Learning PHP and MySQL
Okay, I'm not going to teach you PHP this is up to you. To start learning PHP, go through the w3schools tutorial. For reference use the online manual at php.net. Each page has programming examples, for example the str_len() function. If you get stuck, use a forum such as http://www.devnetwork.net/. Also download the free php 5.3 study guide.
You will also need to know SQL and learn MySql - PHP can communicate with several databases but MySql is the most popular with PHP. For reference the online manual is at http://dev.mysql.com/doc/. which also has examples, for example length(). And if you get stuck, use the forums http://forums.mysql.com/.
To run php scripts you'll basically need a web server. If you already have a web host (for example hostgator) then you can already run php scripts. Just create a text file on your computer, give it a .php extension and copy it to your website (either through the websites control panel or by using an ftp program such as filezilla)
For example the classic hello world program - copy this and save as helloworld.php, upload it to your web host and then call http://www.yourwebsite.com/helloworld.php
<?php echo '<p>Hello World</p>'; ?>
<?php echo '<p>Hello World</p>'; ?>
Installing a local web server
You can continue to use a remote web server, nothing wrong with that, but it does depend on having an internet connection and it is a live site so you need to be careful. For development, it would be better to install a local web server. Then its not so critical if you make a mistake, then transfer to your webhost when you are ready.
The main web server used for PHP development is Apache. This can be installed as part of a bundle called LAMP - which contains Linux, Apache, Mysql and PHP. There are bundles for Windows and Mac too, the most popular being XAMPP.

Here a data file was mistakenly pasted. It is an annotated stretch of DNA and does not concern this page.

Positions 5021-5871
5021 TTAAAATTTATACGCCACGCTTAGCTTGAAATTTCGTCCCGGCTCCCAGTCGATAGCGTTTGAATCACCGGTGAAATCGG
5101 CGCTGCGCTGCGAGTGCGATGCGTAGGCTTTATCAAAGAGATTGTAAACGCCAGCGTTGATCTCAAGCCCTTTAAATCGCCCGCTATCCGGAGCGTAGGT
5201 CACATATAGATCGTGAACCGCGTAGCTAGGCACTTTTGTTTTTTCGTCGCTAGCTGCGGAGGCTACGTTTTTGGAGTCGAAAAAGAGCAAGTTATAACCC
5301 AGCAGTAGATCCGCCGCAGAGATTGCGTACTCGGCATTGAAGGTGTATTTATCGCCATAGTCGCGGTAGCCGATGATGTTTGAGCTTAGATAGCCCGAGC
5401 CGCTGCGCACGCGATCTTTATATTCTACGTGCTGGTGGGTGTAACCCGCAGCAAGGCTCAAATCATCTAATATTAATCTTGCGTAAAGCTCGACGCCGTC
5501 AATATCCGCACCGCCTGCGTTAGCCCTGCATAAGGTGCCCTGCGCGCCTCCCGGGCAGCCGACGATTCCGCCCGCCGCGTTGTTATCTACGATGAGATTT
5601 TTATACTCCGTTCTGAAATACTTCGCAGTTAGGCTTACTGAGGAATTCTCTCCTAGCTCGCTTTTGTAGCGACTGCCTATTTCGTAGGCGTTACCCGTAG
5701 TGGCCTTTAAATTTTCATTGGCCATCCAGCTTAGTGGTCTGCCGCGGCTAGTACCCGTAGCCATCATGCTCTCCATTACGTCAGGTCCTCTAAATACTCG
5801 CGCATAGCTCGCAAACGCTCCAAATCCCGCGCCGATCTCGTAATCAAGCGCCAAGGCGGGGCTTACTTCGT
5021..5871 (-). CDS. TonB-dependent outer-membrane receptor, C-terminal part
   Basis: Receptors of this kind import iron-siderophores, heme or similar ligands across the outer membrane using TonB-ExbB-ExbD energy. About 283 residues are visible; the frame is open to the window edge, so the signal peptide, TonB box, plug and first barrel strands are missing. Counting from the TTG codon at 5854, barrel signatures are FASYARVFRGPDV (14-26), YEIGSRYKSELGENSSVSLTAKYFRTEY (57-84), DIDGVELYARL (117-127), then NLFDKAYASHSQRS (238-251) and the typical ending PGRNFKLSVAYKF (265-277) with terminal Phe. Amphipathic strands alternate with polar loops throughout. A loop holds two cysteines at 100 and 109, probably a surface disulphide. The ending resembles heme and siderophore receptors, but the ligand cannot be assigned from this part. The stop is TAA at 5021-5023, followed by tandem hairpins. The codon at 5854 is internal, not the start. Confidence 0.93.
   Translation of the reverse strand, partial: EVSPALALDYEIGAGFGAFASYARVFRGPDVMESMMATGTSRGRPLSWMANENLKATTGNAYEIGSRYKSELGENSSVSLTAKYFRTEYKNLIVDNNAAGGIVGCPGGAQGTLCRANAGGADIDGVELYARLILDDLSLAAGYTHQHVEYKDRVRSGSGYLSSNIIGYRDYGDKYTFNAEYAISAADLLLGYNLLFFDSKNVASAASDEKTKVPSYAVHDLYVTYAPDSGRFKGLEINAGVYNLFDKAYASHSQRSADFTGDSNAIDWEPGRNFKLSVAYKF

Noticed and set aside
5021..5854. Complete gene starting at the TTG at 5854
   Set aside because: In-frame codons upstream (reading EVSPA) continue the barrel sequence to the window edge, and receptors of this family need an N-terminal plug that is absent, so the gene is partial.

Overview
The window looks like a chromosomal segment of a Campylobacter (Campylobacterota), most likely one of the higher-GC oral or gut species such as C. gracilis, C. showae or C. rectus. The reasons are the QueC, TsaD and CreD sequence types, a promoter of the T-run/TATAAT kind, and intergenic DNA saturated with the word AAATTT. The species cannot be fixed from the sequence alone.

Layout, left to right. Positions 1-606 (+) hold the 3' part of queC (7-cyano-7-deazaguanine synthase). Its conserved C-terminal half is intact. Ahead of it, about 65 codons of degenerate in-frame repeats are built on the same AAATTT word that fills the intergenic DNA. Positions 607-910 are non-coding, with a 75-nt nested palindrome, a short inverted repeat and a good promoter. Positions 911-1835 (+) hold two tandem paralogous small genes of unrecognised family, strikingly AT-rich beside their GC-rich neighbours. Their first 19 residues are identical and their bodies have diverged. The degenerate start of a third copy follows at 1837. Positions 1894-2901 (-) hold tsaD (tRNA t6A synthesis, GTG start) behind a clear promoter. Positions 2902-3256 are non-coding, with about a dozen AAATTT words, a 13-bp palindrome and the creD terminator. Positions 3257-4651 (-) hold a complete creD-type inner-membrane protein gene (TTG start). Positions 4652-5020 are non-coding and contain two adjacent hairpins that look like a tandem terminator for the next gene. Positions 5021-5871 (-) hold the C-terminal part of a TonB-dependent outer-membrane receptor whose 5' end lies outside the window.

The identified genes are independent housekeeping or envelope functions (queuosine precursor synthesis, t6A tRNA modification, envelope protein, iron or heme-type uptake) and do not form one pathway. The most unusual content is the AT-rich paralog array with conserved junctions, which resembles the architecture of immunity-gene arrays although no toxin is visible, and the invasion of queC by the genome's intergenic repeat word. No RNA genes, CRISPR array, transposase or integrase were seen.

I got pretty fed up of developing in Windows for lots of reasons so I moved to Ubuntu (Linux) in 2008. I would strongly recommend switching to Ubuntu for PHP development. The main reasons are its quicker, its really easy to install stuff and best of all, its all free. Rather than make a complete jump, I installed Ubuntu on my laptop as a dual boot alongside Windows. But I very rarely use Windows now so its just eating disk space now. So for the rest of the blog, I will be assuming you are using Ubuntu or any other flavour of Linux.
To install LAMP on Ubuntu, just follow these instructions. Basically go to the terminal Applications -> Accessories -> Terminal and enter
sudo apt-get install apache2 php5-mysql libapache2-mod-php5 mysql-server
Make sure you make a note of the root password for mysql.
Once installed you can go to http://localhost to test your webserver is working - if it says "It Works!" then erm... it works :)
The default folder for Apache web files is /var/www - so the "It works!" display is in the file /var/www/index.html. You can create another html file and drop it into /var/www
To test that php is working, try copying the helloworld.php file into /var/www then calling http://localhost/helloworld.php.
You will also need phpmyadmin which is a great application for managing MySql. To install it, again from the terminal enter
sudo apt-get install phpmyadmin
You will then be able to access it from http://localhost/phpmyadmin.
Files, Folders and Permissions
I like to keep all my code in /var/www/projectname type folders. But the problem is a normal user doesn't have access to the directory by default. So I run the following commands from the /var/www directory. Linux purists will say its a terrible thing to do, but it works for me.
sudo chgrp -R www-data projectnamefolder && sudo chown -R myusername projectnamefolder && sudo chmod -R 775 projectnamefolder
Replace projectnamefolder with your website folder name and myusername with your username.
You can also have a local directory eg /home/username/public_html and do lots of wizardry things with Apache virtual host, but I'd rather be developing than messing with Apache.
You might need to make changes to the php.ini configuration file. This is in /etc/php5/apache2/php.ini. You'll need to edit the as root - for example
gksudo gedit /etc/php5/apache2/php.ini
Post a Comment